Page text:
I do not know much about this brain parasite as of yet but I believe it is what my rabbit Isabella has. Go to her page to read about her condition. The following is excerpted from Izzy's page.

"It is possible that Izzy has Encephalitozoon cuniculi which is a protozoan parasite that among other things can give symptoms of loss of use of the front and/or back legs, head tilt, eyes moving back and forth, and lack of coordination. For more, see under the health section. So, I asked the vet, and he said he doubted she had that but treating her would not be a problem. He thinks anything is worth a shot. She will be going on Panacur which is fenbendazole to kill any internal parasites that she might have. My mother also found a site about a rabbit named Bijou who has similar leg use problems and was even on the same three types of medications as Izzy has tried. Here is the link: "Bijou:" Caring for a Disabled Rabbit. She also has links to other sites on disabled rabbits and a link to a Yahoo Group about Disabled Rabbits which I joined. Izzy's dose of Panacur was 0.5 mL once a day for 28 days from a container that a vet tech said read 100 mg/1 mL (10%)."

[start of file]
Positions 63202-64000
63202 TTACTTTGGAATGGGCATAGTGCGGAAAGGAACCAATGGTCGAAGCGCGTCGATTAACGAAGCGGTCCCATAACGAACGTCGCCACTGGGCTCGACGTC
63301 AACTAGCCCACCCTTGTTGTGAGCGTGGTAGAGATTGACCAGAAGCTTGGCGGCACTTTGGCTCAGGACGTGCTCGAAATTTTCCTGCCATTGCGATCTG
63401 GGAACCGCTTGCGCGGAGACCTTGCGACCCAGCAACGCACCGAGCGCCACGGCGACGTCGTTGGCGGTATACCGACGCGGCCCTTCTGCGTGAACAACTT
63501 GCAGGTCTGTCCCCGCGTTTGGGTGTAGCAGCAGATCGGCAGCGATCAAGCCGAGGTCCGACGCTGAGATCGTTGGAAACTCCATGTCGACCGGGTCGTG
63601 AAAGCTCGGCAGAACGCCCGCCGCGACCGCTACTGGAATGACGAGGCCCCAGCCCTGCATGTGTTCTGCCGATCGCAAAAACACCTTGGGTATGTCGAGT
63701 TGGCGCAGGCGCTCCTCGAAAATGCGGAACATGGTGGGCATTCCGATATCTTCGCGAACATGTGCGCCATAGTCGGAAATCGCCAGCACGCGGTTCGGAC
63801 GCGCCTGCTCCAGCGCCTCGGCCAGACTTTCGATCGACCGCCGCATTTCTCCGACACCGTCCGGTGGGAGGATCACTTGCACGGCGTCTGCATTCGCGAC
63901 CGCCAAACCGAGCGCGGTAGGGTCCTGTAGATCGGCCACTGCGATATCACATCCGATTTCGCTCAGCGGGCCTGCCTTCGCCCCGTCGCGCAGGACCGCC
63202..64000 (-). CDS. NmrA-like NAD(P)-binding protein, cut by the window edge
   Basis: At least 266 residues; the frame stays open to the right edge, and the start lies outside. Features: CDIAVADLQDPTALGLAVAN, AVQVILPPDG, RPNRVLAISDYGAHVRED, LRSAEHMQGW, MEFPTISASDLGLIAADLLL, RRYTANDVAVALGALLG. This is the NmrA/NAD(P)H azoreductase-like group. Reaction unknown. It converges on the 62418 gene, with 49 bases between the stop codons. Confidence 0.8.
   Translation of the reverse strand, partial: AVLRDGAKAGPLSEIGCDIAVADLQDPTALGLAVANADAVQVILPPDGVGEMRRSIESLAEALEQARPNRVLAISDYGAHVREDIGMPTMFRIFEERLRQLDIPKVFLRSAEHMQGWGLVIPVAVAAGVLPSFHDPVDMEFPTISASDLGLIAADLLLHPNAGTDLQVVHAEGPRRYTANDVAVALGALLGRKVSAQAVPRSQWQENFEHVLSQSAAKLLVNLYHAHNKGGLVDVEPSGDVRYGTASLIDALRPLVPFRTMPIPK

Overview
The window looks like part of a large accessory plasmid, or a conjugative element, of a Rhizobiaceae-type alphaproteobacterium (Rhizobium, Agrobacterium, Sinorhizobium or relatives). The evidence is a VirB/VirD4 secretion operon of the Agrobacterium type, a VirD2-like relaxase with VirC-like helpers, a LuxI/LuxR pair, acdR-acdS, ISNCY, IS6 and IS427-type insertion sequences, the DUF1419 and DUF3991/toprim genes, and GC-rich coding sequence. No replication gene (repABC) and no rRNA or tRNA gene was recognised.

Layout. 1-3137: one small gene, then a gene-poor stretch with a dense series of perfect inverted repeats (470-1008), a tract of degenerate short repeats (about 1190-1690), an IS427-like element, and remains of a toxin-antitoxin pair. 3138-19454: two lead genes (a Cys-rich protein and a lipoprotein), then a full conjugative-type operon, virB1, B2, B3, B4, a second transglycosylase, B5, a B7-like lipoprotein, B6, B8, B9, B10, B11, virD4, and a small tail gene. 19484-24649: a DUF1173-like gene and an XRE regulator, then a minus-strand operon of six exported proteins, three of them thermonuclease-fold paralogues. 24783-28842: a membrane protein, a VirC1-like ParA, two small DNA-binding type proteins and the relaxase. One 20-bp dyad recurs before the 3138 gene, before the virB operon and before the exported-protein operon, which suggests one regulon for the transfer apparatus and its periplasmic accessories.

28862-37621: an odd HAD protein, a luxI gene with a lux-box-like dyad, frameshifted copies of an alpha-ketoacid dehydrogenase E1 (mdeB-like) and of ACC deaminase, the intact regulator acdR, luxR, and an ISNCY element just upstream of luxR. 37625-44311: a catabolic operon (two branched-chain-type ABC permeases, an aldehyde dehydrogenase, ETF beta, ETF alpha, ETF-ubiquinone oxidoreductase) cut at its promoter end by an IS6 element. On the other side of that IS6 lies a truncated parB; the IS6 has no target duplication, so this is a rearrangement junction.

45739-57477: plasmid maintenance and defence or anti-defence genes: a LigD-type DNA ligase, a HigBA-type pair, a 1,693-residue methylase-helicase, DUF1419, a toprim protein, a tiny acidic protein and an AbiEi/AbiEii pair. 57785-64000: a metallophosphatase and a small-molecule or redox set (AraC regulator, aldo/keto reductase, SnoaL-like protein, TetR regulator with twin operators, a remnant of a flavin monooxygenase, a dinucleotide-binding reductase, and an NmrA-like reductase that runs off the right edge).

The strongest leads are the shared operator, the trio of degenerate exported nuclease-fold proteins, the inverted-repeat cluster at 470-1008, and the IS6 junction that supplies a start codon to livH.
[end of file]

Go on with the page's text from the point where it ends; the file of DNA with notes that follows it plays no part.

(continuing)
Izzy did not regain any mobility following treatment.


Izzy also developed what is probably papilloma virus. It looks like red small cauliflower growths around the rectum. Here is the link to a pdf all about papilloma in rabbits including photos.


I took a photo of Izzy's papilloma on 12/3/05.

Rabbit Health Links

MediRabbit - Rabbit Health information including photos of various problems.

Drug Dosage Calculator for Rabbits

For links on pasteurella, see the pasteurella page.